Meet Mom Broes from the Netherlands living in Belgium…
Hi, my name is Broes van Iterson (36), I am a childrens jewelry designer, Broesvi, and live in Antwerp, Belgium with my husband Roger and 2 wonderful sons Raf and Flynn (11 and 8). I love designing for children (boys and girls) and am delighted when kids are enthusiastic too! All of the magic of designing and making jewelry, happens in my atelier at home.
It has expanded recently, when we moved house. It is such a lovely space, I am happy to spend the whole day there. In the morning, I turn on the radio and start working. Even when I need a little break, I don’t have to leave, I check into twitter or blogs and drink a cup of one of my favo teas! I also write about jewelry on a freelance base, and I blog. So far blogging has been strictly about jewelry, but that is about to change! My blog will continue in its’ positive style, but focusing on anything I find beautiful. These finds may come from my daily life, things online, art or accidental encounters.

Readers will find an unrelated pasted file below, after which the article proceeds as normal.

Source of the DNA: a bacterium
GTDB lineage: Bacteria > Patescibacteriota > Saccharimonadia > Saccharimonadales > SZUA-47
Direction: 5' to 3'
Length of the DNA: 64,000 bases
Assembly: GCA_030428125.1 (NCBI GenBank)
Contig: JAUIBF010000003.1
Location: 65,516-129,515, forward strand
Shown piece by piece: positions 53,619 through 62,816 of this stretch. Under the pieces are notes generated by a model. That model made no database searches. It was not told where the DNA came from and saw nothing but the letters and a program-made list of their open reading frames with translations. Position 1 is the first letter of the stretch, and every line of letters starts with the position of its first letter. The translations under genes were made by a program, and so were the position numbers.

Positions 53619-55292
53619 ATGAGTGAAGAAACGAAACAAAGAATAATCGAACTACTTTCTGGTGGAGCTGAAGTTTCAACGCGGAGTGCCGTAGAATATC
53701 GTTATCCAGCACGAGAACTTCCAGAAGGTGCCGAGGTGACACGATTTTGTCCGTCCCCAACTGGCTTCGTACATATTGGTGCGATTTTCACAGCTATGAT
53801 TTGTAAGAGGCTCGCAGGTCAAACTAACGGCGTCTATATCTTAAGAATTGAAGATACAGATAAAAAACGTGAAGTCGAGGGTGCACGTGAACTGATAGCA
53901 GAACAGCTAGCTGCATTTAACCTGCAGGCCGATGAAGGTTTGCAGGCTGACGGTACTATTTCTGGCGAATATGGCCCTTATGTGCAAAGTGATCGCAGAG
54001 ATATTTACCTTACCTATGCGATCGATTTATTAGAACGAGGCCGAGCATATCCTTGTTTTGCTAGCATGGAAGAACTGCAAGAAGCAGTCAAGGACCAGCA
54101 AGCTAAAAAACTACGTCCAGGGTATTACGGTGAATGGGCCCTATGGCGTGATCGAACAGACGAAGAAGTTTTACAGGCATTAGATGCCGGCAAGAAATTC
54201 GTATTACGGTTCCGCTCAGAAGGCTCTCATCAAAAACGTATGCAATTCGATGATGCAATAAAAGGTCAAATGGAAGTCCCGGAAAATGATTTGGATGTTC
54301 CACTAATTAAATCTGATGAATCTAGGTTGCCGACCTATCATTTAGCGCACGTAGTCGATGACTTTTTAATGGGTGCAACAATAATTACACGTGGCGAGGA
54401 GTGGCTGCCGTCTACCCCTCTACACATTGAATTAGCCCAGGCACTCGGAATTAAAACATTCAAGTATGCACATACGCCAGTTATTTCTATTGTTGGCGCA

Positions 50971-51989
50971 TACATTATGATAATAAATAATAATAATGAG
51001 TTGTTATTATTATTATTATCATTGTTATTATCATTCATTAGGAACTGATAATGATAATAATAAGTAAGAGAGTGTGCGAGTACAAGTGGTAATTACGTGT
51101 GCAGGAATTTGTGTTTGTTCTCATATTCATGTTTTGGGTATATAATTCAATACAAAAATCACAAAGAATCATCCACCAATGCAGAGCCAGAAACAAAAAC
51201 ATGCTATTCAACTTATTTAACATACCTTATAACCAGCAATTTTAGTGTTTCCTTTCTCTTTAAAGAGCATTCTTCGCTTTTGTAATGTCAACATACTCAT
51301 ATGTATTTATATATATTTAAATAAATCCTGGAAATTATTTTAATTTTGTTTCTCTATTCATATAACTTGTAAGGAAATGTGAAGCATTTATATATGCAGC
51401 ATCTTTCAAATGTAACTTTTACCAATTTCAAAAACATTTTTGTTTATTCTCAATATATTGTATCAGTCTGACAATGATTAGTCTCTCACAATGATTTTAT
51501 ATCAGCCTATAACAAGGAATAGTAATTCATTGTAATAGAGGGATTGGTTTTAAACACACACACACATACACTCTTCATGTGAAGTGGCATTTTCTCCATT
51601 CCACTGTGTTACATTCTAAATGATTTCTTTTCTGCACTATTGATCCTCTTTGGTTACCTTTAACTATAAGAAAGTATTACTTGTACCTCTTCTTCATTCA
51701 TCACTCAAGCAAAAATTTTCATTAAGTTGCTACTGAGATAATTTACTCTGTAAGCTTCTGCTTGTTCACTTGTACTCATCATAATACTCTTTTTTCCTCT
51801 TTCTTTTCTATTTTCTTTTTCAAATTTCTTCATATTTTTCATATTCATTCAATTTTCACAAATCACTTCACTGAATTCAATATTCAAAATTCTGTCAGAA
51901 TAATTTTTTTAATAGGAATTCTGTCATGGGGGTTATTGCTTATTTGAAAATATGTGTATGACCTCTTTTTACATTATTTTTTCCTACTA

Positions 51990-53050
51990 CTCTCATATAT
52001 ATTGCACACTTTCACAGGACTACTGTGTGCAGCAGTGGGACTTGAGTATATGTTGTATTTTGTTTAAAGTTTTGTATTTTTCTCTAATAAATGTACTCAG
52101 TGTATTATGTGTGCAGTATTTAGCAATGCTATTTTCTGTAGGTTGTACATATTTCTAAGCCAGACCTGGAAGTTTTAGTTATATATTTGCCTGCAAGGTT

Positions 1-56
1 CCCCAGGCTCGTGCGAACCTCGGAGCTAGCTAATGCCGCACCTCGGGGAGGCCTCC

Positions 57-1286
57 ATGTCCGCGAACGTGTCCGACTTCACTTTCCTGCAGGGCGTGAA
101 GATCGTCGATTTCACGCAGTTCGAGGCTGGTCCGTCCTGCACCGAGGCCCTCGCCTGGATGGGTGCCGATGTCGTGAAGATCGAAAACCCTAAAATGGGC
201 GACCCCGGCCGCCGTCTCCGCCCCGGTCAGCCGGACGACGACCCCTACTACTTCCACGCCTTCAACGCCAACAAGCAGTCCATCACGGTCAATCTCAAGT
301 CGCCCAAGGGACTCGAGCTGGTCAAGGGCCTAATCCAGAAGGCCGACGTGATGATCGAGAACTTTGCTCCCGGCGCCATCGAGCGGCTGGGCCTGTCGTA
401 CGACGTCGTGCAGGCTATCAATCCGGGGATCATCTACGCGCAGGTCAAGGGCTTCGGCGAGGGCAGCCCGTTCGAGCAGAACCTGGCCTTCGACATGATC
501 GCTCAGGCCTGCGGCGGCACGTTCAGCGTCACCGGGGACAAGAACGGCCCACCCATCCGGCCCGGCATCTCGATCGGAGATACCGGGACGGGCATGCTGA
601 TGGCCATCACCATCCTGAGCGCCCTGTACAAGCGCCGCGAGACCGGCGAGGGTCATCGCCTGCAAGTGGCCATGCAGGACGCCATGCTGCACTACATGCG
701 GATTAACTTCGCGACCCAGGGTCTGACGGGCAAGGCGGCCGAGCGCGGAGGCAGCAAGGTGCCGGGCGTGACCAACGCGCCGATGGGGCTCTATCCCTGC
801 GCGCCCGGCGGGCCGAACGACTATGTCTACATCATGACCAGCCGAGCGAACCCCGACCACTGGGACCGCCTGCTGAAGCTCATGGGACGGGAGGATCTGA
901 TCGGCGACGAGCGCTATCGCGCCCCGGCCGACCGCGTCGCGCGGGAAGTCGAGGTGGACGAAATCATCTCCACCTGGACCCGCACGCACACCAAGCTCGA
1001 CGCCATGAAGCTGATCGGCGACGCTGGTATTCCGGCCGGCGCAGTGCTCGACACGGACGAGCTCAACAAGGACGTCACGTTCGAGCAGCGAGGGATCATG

What kind of house do you live in – are you and the kids happy here or is there anything you find lacking or would like to change?
We have not been living in our new house for very long, so we are still busy decorating. The house was build in a clean, contemporary style with attention to the environment and ecology about 10 years ago, after the existing house had been completely torn down, except for one thing, the basement. We still feel extremely lucky to have been able to buy it! It also is also set in a great location for us, in a quiet street, but with all amenities nearby. We walk the boys to school and Antwerp city centre is only a 20-minute bike-ride away!
What is it you like best about living here?
When the sun shines, it lights up every room.
Do you like to spend time on decorating your home and the children’s room?